.The argument for the first formulation of the categorical imperative is that a command of morality binds unconditionally and is supposed to yield the formula of the universal law. We have seen that in order to be good, we must remove inclination and the consideration of any particular goal from our motivation to act. The act cannot be good if it arises from subjective impulse. If we remove all subjectivity and particularity from motivation we are only left with will to universality. What we must do in any situation of moral choice is act according to a maxim that we would will everyone to act according to.There is one other formulation of the Categorical Imperative that has been quite influential in ethical discussion, the so-called End-in-Itself Formulation. Kant stated it in the following manner: ‘So act as to treat humanity, whether in your own person or in that of any other, in every case as an end, never as a means only’ Here we return to Kant’s fundamental point: we are obligated to respect the humanity, the human worth, of others by our actions.
A combination of the formula of universal law and formula of humanity is supposed to yield the Formula of Autonomy.This law assumes that the source of normativity is external to the rational will and provides us with the concept of the kingdom of ends, where every rational being is a member with dignity and autonomy. Kant argued that the moral status of an action is not determined by its consequences.
We are not morally obligated to seek the best overall outcome by our actions, but rather we are obligated to perform those actions that accord with our moral duty–the fundamental demand that we should treat others, and ourselves, in a manner that is consistent with human dignity and worth.Thus if, for example, lying to another person might lead to a better outcome overall than telling the truth, we would still be obligated not to lie because the act of lying does not respect the humanity of the person to whom we tell the lie. Kant’s philosophy is still topical and relevant to debate even in today’s society.
One of the first major challenges to Kant’s reasoning came from the philosopher Benjamin Constant, who asserted that since truth telling must be universal, according to Kant’s theories, if asked, one must tell a known murderer the location of his prey.This challenge occurred while Kant was still alive, and his response was the essay On a Supposed Right to Tell Lies from Benevolent Motives. In this reply, Kant argued that it is indeed one’s moral duty to be truthful to a murderer, which is a result that deeply conflicts with many people’s moral intuitions. Therefore, Kant argued that it is indeed one’s moral duty to be truthful to a murderer, which is a result that deeply conflicts with many people’s moral intuitions.Kant argued that telling the truth to the murderer is required because the action itself is of value, regardless of the consequences; lying to the murderer would treat him as a means to another end, which is immoral because the will would be acting only under a particular interest, and not one that has universality.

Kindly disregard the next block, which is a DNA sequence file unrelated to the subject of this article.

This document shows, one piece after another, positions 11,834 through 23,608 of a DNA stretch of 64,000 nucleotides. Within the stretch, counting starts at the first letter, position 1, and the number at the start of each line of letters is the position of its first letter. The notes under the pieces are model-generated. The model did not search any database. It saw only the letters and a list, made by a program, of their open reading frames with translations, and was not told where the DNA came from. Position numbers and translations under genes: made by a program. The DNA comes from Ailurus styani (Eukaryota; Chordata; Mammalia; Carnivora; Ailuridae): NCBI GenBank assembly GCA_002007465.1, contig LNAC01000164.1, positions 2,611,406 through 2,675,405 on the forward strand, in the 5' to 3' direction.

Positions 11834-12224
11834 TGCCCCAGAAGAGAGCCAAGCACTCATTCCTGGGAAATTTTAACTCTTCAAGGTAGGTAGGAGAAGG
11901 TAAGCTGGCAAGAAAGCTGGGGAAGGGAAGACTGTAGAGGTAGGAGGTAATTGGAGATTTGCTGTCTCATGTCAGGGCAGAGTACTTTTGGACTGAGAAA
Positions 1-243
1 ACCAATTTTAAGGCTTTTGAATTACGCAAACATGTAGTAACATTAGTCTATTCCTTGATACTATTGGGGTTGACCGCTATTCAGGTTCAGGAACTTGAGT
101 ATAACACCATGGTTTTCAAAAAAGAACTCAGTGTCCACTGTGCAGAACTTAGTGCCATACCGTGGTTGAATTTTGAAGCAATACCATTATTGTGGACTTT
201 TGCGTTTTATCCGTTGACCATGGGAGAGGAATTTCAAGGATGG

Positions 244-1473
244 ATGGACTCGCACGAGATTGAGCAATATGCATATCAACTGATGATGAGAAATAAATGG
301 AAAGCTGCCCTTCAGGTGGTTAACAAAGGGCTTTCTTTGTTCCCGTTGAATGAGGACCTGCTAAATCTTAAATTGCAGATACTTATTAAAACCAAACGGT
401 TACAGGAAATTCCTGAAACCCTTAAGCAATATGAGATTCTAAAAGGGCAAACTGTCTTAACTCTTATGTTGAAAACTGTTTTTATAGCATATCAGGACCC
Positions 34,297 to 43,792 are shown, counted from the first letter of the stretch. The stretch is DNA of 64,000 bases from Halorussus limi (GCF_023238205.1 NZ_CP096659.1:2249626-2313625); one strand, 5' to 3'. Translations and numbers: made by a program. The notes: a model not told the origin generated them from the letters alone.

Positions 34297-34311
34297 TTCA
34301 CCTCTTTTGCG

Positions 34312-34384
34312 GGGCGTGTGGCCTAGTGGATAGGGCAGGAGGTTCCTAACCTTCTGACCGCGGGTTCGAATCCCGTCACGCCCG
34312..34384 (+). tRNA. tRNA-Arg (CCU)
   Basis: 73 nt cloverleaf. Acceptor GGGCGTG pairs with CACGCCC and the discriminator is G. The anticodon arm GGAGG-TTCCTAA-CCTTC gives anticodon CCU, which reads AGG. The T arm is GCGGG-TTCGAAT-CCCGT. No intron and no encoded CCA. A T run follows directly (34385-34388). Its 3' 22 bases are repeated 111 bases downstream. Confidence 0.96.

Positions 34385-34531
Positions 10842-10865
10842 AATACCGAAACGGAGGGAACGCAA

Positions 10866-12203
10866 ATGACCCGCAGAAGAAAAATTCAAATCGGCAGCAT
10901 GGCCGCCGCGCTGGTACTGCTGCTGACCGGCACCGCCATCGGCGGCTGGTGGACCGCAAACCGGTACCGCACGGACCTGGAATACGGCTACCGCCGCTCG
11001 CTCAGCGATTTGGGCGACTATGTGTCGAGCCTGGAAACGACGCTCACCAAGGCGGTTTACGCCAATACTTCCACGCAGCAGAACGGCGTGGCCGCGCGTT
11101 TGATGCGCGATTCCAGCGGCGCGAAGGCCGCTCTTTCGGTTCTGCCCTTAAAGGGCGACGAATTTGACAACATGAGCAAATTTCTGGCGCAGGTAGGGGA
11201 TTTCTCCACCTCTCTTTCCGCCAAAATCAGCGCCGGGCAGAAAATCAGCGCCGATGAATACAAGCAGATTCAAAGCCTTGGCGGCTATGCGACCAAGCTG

Furthermore, one does not know what will happen in the future. It might turn out that if you lied about where the victim is, you would be morally responsible for that lie. For example, say you said the victim was in the park, when you thought he was in the library.However, little did you know, the victim actually left the library and went to the park. The lie would actually lead the murderer to the victim..
Kant offers an account of human rationality that is essentially oriented towards judgment and Kant’s analysis of moral intuitions and the idea of a rational agent as a self-governing being still has contemporary relevance today. I believe that Kant’s theory sets a high ideal of conduct to follow and as result, his theory on ethics and the hope of identifying universal principles remains the paradigmatic and most influential attempt to do so.